“The critically important point to be made is that there are a very large number of cancers that might be prevented if action is taken to eliminate or substantially reduce exposure to toxic agents, and modify personal behaviors that increase cancer risk,” says Maurie Markman, MD, President of Medicine and Science at Cancer Treatment Centers of America® (CTCA).

The study in the Lancet, funded by the Bill and Melinda Gates Foundation, used the Global Burden of Disease Study 2019 to analyze how many cancer deaths were due to preventable risk factors. It also calculated the disability-adjusted life-years (DALYs) of those preventable cancers, which covers both the reduced years of living following a cancer diagnosis and the years of living with a disabling disease. The study covered 23 types of cancer and 34 risk factors.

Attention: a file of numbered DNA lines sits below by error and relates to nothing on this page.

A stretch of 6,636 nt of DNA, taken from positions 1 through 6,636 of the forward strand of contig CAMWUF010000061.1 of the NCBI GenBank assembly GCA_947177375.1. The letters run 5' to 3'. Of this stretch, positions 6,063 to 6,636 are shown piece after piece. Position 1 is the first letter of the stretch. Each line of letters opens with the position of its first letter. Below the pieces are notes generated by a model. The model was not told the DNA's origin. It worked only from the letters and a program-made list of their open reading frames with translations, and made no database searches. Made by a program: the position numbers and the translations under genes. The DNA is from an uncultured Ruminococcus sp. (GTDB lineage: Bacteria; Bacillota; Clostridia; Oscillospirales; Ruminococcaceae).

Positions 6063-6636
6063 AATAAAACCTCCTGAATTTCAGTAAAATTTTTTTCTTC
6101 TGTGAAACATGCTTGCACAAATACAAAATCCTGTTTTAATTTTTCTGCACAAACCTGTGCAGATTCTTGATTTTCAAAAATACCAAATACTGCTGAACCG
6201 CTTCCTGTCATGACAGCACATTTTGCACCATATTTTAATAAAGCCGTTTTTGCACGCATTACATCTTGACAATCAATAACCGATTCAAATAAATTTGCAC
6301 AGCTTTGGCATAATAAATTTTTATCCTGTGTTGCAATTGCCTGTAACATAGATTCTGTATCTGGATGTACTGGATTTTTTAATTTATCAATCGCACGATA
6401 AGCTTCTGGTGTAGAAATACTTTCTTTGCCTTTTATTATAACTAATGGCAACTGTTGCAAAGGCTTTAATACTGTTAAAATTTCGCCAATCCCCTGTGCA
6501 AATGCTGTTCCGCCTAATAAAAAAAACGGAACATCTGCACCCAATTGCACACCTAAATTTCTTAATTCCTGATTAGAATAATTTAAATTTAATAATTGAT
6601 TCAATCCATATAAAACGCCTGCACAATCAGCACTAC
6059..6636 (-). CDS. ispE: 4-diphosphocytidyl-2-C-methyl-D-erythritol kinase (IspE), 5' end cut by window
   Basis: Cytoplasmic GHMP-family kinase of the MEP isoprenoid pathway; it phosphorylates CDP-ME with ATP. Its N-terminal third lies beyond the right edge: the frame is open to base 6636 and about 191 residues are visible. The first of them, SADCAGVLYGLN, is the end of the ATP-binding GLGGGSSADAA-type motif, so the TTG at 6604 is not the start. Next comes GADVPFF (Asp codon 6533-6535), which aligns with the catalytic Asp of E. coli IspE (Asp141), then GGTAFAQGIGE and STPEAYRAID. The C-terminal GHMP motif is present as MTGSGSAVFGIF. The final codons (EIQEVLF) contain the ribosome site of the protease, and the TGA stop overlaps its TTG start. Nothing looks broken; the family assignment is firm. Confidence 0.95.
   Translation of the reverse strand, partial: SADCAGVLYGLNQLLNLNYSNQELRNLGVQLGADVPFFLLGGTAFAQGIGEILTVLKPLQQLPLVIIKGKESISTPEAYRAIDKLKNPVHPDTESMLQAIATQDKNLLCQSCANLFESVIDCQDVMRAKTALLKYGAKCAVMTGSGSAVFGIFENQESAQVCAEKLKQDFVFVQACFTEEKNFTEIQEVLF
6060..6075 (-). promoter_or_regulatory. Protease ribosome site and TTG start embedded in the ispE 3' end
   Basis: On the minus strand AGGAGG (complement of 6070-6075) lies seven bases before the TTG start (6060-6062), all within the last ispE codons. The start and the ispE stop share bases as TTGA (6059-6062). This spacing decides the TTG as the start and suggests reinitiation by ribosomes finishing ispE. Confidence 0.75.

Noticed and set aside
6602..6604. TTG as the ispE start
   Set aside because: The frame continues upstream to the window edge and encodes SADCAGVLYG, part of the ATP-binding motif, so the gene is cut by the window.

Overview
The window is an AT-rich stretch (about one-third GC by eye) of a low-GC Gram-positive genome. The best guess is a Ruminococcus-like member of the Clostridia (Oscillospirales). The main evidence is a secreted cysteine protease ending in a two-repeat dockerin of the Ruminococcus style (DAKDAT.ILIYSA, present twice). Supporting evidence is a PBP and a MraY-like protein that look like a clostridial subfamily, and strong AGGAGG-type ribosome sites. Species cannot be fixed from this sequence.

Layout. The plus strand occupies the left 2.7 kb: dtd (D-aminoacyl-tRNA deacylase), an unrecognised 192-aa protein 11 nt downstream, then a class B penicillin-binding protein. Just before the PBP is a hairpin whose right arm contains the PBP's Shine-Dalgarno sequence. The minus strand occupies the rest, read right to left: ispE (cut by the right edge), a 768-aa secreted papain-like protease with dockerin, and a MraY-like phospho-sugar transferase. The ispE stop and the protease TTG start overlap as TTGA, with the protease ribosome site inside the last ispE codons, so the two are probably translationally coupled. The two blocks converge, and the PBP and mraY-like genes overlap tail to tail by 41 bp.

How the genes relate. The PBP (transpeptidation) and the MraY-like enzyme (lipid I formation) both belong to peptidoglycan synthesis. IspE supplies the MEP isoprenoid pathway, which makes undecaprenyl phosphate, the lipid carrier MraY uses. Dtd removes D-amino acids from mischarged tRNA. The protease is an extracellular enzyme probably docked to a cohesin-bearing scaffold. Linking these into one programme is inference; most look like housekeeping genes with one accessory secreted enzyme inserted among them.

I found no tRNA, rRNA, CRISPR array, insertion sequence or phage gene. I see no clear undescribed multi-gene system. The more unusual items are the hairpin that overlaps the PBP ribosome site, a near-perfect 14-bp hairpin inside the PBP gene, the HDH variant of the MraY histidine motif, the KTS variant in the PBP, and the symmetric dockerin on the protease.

In this article we’ll explore:

If you’re at high risk for cancer and are interested in learning more about screening for lung, breast or colorectal cancer at CTCA, call us or chat online with a member of our team.

Types of preventable cancer risk factors

The cancer study broke down the known risk factors into three categories:



Environmental and occupational

  • Being exposed to air pollution
  • Being exposed to asbestos

Risky behaviors are the most significant preventable factors contributing to global cancer, but metabolic risk factors saw the greatest increase between 2010 and 2019.

During that time, cancer deaths attributable to:

  • Metabolic risk factors increased 34.7 percent
  • Behavioral risk factors increased 17.9 percent
  • Environmental or occupational factors increased 16.7 percent